9) Still Down-Under, the Aussie’s have just had their own version of the UK’s Stern Report, and it’s drawn the same criticism (i.e. political right says corrective measures are too extreme, Greens say not extreme enough). Interestingly, the Aussies also have debate about petrol duty, and they have a house price crisis – just like home?
“Garnaut report draws mixed response” Sydney Morning Herald (4 Jul)
“Prof Garnaut’s highly anticipated draft report on climate change supports the federal government’s 2010 start time for an emissions trading scheme (ETS).”
“… environment groups, business and industry, largely embraced the report.
Climate Institute chief executive John Connor said it laid bare the stark costs for inaction on climate change.”
CCS gets a strong mention (News.com.au, 4 Jul):
“… the coal industry faced an uncertain future under proposed emissions reductions. He [Garnaut ] said its fate was dependent on the development of carbon capturing and storage methods which could be introduced on a commercial scale.”
10) Now for Canada. The Vancouver Sun seems remarkably unlike its UK near-namesake, with articles that actually convey information:
“Alberta’s carbon capture plan puts it ahead of the pack” (Jul 12)
Alberta has … “established a $2-billion fund for carbon capture and storage projects”
“It is the biggest investment in carbon sequestration in the world. The United States, for example, has earmarked $1 billion in carbon capture funding for the entire country.”
Or the UK, where the Government has conspicuously failed to quantify the sums available.
Now to put this in a global perspective:
“Alberta plans to devote an additional $2 billion to fund public transit investments in buses, commuter rail lines and park-and-ride facilities. The combined $4-billion initiative aims to reduce emissions by five million tons a year, or the equivalent of removing a million cars off the road.”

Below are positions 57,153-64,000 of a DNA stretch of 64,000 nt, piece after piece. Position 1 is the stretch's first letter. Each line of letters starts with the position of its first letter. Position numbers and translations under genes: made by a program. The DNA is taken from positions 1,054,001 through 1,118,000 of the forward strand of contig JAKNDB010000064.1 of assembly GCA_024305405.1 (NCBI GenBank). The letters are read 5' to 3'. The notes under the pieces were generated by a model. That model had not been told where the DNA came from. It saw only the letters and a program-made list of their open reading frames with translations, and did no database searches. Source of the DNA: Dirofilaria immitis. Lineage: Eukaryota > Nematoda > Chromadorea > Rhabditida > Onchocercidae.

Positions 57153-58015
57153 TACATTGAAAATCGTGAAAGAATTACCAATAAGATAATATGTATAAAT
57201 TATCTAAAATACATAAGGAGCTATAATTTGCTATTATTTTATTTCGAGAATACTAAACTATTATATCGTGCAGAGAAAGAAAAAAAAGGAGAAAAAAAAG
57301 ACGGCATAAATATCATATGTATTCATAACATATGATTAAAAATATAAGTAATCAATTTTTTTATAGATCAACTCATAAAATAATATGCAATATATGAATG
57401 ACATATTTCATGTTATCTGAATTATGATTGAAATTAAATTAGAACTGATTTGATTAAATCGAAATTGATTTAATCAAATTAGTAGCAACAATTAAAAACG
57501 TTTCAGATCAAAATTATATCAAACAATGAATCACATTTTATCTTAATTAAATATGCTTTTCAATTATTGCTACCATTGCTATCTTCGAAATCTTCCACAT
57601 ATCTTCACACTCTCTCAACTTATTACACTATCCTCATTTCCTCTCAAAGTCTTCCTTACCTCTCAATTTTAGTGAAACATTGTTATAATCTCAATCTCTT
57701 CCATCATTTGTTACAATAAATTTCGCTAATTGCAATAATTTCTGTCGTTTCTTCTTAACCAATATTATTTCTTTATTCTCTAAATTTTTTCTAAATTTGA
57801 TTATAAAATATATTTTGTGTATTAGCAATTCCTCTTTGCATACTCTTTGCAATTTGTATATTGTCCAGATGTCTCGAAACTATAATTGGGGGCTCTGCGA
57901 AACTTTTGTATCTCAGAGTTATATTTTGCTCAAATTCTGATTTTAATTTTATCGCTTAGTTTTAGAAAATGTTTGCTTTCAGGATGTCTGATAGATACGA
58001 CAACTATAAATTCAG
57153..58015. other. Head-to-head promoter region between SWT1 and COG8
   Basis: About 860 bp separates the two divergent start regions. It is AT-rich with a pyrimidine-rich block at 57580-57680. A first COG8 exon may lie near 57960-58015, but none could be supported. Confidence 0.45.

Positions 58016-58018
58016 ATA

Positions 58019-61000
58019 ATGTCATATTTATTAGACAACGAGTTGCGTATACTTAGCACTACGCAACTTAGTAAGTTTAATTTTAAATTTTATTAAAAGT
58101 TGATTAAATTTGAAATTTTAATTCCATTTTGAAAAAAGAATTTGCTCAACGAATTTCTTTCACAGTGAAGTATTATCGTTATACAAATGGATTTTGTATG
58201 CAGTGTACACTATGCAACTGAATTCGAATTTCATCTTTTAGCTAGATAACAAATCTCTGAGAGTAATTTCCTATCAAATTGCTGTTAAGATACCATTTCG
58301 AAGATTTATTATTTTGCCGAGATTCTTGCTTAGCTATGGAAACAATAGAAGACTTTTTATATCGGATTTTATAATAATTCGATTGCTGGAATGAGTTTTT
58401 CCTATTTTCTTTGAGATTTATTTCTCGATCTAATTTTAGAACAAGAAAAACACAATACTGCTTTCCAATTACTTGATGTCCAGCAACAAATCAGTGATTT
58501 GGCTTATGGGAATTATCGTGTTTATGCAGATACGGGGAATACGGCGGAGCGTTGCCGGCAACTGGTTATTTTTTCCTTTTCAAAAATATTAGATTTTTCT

I recall that 1 “Princeton Wedge” is 1 billion cars removed (actually stated as 2 billion car improvements by 50%). So the Alberta scheme is 1 thousandth of a wedge. I’m not trying to discredit their efforts, but we’ve a way to go here – we need Giga-car not Mega-car reductions!
11) “Enhance plans Alberta carbon dioxide pipeline” Reuters (Jul 10)
“Enhance Energy Inc aims to spend C$300 million ($297 million) building Alberta’s first major carbon dioxide pipeline to ship the greenhouse gas to old oil fields, where it can boost output, the privately held company said on Thursday.
The pipeline will be located in central Alberta, where it will capture carbon dioxide emissions from an oil sands upgrader planned by North West Upgrading Inc and a nitrogen plant operated by fertilizer maker Agrium Inc…
It will carry the gas 240 km (150 miles) south to mature oil fields near the central Alberta city of Red Deer”
12) Canada has vast reserves of tar sands, which are rich in a very viscous oil that requires heavy processing to produce saleable products, possibly with 3 times the carbon footprint of conventional oil. The exploitation of these resources has caused much controversy in Canada, and even abroad as the USA now has a law preventing the federal procurement of oil with a higher footprint than conventional crude oil.
“Royal Dutch Shell PLC has embarked on a major carbon-capture project to clean up its oil sands output on the same day the Alberta government created a $2-billion fund to promote just such solutions to the problems of its so-called dirty-oil” globeandmail.com (9 Jul)
13) Here’s a slightly different twist on the storage problem: find conditions where the CO2 is more dense than the surrounding water, but is still in geological storage (as opposed to sea-floor storage).
“Ocean floor could store century of US carbon emissions” Guardian (Jul15)
“… criteria for suitable burial sites included the aquifers being under at least 2,700m of water and covered by 200m or more of sediment. At this deep level CO2 liquifies and is denser than sea water, so even if a leak were possible, it should not rise to the surface.”
Andy Chadwick comments on the proposal, but appears not to have grasped that it doesn’t use the usual capillary-trapping mechanism (that retains oil in most oil fields).
That’s all folks, lucky for some?
MarkConsortium and Network